Talking to people is one of the best ways to explore career options. If you are reaching out to someone new, you might want to conduct an informational interview. Informational interviews are short, targeted career discussions where you ask for information and advice. Generally, they last between 15-25 minutes.
The focus of an informational interview is to learn, not ask for a job. In job search, it is easy to make decisions based on inaccurate information. Informational interviews provide relevant, timely information on job duties, company culture, industry norms, and career paths. Additionally, informational interviews are an effective way to network and build relationships!
When I started using informational interviews in my job search, I felt intimidated!
Who would be willing to talk to me?
Would it be awkward?
Over the years, I have conducted many informational interviews. I still get nervous to ask for help, but I have been amazed by the kindness and generosity of the people I have talked to! Yes, sometimes it can be a bit awkward. But often my natural curiosity often overrides my feelings of anxiety or discomfort. And most times, I end up really enjoying the conversation!
You should prepare at least 5 - 7 questions before your meeting. The questions you ask depend on what is important to you. Stay away from asking questions about salary, sick leave or benefits.
Here are 22 of my favorite informational interview questions.
About the Work
1. What is a typical day for you?
2. What interested you in working for this company initially?
3. What are some of your primary job duties?
4. What are the educational qualifications for this job?
5. What kinds of problems do you deal with regularly?
About the Company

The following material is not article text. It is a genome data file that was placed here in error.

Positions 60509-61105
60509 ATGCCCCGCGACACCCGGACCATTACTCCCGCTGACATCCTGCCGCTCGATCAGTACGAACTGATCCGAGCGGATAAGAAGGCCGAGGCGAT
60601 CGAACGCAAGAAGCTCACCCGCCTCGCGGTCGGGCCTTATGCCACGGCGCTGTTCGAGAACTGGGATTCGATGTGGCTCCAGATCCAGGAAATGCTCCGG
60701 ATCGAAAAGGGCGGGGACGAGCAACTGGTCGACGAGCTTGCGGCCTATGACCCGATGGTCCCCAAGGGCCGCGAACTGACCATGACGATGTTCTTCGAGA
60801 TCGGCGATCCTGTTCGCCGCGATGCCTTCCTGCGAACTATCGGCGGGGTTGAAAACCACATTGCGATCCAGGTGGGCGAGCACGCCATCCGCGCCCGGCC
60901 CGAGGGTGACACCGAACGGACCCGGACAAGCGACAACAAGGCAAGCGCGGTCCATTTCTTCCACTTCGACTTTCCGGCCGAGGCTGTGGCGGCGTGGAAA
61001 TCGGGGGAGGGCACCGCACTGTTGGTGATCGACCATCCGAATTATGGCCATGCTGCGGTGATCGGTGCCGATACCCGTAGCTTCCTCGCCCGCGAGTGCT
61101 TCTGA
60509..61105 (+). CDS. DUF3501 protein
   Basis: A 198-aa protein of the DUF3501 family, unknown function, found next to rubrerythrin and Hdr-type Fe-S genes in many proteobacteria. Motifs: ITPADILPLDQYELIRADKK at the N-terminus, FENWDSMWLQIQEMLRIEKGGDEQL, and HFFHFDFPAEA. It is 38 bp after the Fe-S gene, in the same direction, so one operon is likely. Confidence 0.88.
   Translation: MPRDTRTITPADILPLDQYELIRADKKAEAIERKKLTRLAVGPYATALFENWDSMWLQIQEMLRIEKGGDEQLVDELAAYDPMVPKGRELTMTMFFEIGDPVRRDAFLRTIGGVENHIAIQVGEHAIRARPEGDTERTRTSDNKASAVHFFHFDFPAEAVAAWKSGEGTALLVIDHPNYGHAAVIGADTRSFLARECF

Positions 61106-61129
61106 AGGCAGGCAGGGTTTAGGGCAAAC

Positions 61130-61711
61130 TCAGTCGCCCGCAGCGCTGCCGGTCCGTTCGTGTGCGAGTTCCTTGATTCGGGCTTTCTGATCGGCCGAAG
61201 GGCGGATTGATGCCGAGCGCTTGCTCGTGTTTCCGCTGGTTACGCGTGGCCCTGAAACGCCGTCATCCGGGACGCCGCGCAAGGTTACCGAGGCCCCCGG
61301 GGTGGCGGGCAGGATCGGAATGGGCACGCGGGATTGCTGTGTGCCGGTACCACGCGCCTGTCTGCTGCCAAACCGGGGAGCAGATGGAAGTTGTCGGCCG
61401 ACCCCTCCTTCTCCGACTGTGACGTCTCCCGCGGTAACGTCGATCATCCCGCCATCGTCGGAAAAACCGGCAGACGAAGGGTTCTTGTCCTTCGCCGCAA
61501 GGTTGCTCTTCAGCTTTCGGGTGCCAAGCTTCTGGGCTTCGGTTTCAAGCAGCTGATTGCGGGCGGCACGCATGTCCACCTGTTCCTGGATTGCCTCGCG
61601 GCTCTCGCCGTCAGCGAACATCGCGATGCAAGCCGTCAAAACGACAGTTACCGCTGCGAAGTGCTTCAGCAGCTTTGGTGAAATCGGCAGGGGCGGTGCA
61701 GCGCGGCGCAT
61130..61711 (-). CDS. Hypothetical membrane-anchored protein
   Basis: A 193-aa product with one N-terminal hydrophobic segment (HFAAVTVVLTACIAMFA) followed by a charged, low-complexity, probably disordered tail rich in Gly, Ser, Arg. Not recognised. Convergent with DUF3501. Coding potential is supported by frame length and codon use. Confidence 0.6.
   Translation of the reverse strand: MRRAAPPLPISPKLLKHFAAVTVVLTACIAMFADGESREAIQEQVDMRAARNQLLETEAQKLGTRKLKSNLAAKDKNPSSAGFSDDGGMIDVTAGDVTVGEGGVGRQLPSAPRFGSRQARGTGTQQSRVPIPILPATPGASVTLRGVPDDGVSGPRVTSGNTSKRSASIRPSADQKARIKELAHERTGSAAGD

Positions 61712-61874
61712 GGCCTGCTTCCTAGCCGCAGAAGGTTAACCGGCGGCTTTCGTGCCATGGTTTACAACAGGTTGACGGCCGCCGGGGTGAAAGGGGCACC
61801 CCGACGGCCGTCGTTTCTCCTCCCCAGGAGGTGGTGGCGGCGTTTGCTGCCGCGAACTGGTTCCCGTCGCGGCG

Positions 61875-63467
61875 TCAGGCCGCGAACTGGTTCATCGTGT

6. What do you like best about working for this company?
7. How would you describe the company culture?
8. How long do people typically stay working for this company?
9. What personality traits or aptitudes does your company value?
10. What is a typical career path for someone in your position?
11. What priorities do you see the company focusing on in the next 3 – 5 years?
12. What sort of training does the company provide to its employees?
13. Is there a professional association that most people in your organization belong to?
14. What would be a typical entry-level position in this company?
About the Industry
15. What advice do you have for someone who is looking to enter the industry?
16. What type of training or education would you recommend if I were to enter the industry?
17. Do you see this field/ industry expanding? What are some growth areas?
18. I am currently trying to find my career fit. I have a background/ experience/ education in (pick a few key points). Are there any jobs in your company or in the industry where I could potentially use those skills?
19. Would you be willing to take a quick look at my resume and give me a few pointers on how I can improve it?
20. What are some practical ways that I could build up my experience in this field without going back to school?
21. Are there any events, conferences, or workshops that you would recommend that I attend?
22. Is there anyone else that you would recommend that I talk to?
A key piece of advice is to mind the time! It is your responsibility to ensure that you stay within the timeframe you committed to. After the meeting, send a "thank you" email or card which outlines specific information you found helpful.
If you haven’t incorporated information interviews in your job search yet, start today! It is well-worth it!
Do you want to elevate your job search? If so, consider working with Career Story to improve your resume, interview skills or networking strategy! We help job seekers find work quickly! Connect with us at firstname.lastname@example.org